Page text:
Last week, I started a series of posts to go over some of the projects I was involved in during my first 10 years working on language implementations. Today’s post focuses on my time as PhD student.

Let’s do something fun with… cconrnceury and pileaslarlm

After finishing my master thesis in 2008, I still wanted to continue this kind of work. And there was another topic hot at the time, which I wanted to look into: concurrency. In 2008, software transactional memory was all the rage. The multicore revolution was going strong, and we all expected to use 32 core processors in 2015. I guess, the 32 cores didn’t quite work out. Nonetheless, concurrency and parallelism is a topic that’s relevant for a much larger group of people than it used to be.

As I said, the topic was kind of hot, and the people at the Software Languages Lab where interested in it as well, and did cool things with concurrency and language implementations. Most widely known is perhaps AmbientTalk, an actor language for peer-to-peer applications on top of ad hoc mobile networks.

I got lucky, and my project proposal to decouple abstract from concrete concurrency models got accepted by IWT and I got funding for four years of PhD research. I have to say, it was a big vision. In the end, my PhD scratched perhaps at the surface of a quarter of the things that would be necessary to realize the vision put forth in the proposal.

Either way, I had the chance to work on quite a few interesting ideas. Early on, I got involved with David Ungar and Sam Adams work on the Renaissance project. David worked on a Smalltalk VM for a manycore processor with 64 cores. In the beginning, I didn’t have access to those 64 core Tilera processors. Instead, I started porting, what became the RoarVM, to standard multicore systems. The RoarVM is essentially a reimplementation of the Squeak Smalltalk interpreter in C++. The goal was to support classic shared-memory concurrency, and instead of fearing race conditions, the goal was to handle them retroactively: race and repair. I haven’t really worked much on the race-and-repair idea myself, but the work on a fully concurrent and parallel VM was very exciting.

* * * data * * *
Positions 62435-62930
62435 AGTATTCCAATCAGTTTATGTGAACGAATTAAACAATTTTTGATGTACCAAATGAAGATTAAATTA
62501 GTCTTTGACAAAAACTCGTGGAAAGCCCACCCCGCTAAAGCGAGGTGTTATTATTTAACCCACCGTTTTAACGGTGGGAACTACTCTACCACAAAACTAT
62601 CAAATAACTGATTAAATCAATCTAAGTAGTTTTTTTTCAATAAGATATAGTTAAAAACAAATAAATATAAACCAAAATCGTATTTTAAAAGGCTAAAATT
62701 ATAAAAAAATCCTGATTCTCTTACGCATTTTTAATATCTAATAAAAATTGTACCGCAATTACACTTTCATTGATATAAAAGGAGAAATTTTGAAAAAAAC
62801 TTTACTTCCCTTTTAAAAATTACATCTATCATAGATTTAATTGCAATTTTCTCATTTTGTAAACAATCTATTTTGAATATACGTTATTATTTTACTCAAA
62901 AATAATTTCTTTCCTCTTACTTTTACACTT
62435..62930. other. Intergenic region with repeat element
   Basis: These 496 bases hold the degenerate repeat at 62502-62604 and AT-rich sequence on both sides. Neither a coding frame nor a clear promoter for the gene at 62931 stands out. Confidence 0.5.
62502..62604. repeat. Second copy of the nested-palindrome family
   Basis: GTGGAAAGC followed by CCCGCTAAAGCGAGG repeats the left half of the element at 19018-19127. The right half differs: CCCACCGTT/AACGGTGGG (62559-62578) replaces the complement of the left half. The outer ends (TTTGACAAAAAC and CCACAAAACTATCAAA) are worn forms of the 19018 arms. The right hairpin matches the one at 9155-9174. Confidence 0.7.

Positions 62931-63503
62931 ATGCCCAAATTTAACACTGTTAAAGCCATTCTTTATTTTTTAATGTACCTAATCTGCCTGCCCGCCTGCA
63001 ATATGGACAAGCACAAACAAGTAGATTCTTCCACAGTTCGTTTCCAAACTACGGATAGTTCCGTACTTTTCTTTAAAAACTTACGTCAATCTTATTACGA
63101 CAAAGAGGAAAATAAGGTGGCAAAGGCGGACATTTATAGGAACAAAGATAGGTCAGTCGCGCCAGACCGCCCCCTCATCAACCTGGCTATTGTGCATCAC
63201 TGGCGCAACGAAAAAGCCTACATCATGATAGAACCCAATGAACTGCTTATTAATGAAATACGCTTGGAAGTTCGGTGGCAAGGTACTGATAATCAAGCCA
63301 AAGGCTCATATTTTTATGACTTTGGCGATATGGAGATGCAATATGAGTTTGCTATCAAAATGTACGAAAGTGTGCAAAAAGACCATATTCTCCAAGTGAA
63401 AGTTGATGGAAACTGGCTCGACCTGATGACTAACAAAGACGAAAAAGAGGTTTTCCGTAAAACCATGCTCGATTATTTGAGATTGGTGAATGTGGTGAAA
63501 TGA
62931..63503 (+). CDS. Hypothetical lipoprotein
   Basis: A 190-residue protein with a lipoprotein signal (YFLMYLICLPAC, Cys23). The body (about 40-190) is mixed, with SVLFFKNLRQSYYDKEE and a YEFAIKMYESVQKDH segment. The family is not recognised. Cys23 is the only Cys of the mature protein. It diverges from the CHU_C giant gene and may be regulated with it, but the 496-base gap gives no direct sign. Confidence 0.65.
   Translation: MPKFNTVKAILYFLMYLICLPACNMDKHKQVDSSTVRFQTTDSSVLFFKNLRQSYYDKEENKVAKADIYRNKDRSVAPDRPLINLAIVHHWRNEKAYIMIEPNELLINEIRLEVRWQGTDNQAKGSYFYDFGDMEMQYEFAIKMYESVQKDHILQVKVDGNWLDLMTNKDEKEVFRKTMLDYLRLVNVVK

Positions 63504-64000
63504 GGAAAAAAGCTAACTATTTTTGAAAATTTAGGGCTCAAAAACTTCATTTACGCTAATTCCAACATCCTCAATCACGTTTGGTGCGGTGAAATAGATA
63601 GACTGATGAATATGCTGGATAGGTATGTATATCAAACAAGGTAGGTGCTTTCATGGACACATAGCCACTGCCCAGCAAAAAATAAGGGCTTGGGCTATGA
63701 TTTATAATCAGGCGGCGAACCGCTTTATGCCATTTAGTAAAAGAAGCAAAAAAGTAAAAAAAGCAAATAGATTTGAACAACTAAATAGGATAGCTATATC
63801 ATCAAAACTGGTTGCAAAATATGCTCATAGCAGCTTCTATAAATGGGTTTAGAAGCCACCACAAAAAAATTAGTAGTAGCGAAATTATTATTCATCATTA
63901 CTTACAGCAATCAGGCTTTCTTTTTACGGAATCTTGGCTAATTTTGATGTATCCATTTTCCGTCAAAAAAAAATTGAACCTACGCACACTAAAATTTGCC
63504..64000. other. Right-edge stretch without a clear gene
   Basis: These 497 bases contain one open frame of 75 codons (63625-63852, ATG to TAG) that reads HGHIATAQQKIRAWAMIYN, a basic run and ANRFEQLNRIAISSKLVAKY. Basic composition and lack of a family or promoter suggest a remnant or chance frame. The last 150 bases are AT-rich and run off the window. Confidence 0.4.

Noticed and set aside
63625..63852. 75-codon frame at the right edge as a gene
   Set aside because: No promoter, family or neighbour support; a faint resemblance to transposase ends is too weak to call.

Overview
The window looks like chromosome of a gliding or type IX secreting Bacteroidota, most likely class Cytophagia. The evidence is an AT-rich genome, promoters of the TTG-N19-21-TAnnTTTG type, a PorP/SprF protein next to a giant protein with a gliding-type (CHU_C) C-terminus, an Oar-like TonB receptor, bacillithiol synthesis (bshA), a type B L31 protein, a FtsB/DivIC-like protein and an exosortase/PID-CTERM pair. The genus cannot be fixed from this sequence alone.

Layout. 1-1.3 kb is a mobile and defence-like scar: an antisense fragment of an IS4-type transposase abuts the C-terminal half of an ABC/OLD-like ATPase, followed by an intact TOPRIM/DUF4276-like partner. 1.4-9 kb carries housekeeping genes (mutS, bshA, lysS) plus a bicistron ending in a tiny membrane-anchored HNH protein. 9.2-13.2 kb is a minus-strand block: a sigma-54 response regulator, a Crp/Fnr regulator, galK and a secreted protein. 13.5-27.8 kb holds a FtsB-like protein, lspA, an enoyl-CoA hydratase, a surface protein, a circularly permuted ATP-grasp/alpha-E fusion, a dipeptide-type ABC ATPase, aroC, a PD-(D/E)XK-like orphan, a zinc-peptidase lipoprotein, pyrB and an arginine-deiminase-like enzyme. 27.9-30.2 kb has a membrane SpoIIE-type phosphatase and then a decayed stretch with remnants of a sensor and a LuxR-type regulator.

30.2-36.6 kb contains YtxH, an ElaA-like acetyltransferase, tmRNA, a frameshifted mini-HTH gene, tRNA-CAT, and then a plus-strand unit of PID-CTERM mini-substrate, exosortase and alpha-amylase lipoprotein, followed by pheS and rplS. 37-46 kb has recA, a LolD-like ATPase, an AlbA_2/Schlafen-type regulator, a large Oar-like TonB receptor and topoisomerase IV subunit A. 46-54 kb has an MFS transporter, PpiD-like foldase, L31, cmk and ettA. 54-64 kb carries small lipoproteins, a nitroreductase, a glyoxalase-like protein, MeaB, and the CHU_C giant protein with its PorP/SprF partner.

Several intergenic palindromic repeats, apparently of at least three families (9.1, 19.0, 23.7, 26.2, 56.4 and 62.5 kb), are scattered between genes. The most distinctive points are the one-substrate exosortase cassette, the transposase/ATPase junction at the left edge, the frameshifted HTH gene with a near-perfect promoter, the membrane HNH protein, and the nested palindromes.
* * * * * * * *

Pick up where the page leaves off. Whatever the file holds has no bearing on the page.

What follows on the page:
As mentioned above, the lab was interested in actor languages. So, I guess, it isn’t really surprising that I started dabbling with them as well. One of the results was ActorSOM++. It was a simple Actor language based on SOM++, a SOM implemented in C++.

I got also involved in research on making the Actor model more useful for commodity multicore systems. Together with Joeri De Koster, we worked on a few papers on a domain model. We wanted to preserve the basic guarantees of the actor model, while still providing the data parallelism of shared memory concurrency.

And then there was that ‘Rete thing’. Lode Hoste used a Rete-based system to enable declarative multi-touch applications. As one might imagine, that’s the kind of stuff that’s great for giving impressive demos. So, the two of us decided to spend a week on parallelizing the CLIPS Rule Engine. Of course, a week wasn’t enough, but it gave us enough of an idea what we are up for to start our own parallel Rete implementation. Well, actually, Thierry Renaux did most of the work. The result was PARTE, an actor-based parallel Rete engine. And of course, in 2013, there also had to be a version for the cloud.

These and various other experiments lead me to proposing a metaprogramming-based solution for the problem of supporting all kind of different concurrency models on the same VM. In the end, this approach, the ownership-based meta-object protocol (OMOP) became also the focus of my PhD dissertation. The OMOP allowed me to customize the basic behavior for field accesses and method dispatches for instance to enforce isolation between actors, or to implement a basic STM. My implementation was based on the RoarVM, which means, everything was pretty slow. So, performance remained one of the big open questions. The other open question was whether we can actually find ways to use all these different concurrency models safely together.

But, those questions didn’t really fit into the PhD anymore. And, they might also better fit into one of the next posts on:

  • performance, performance, and metaprogramming
  • and safe combination of concurrency models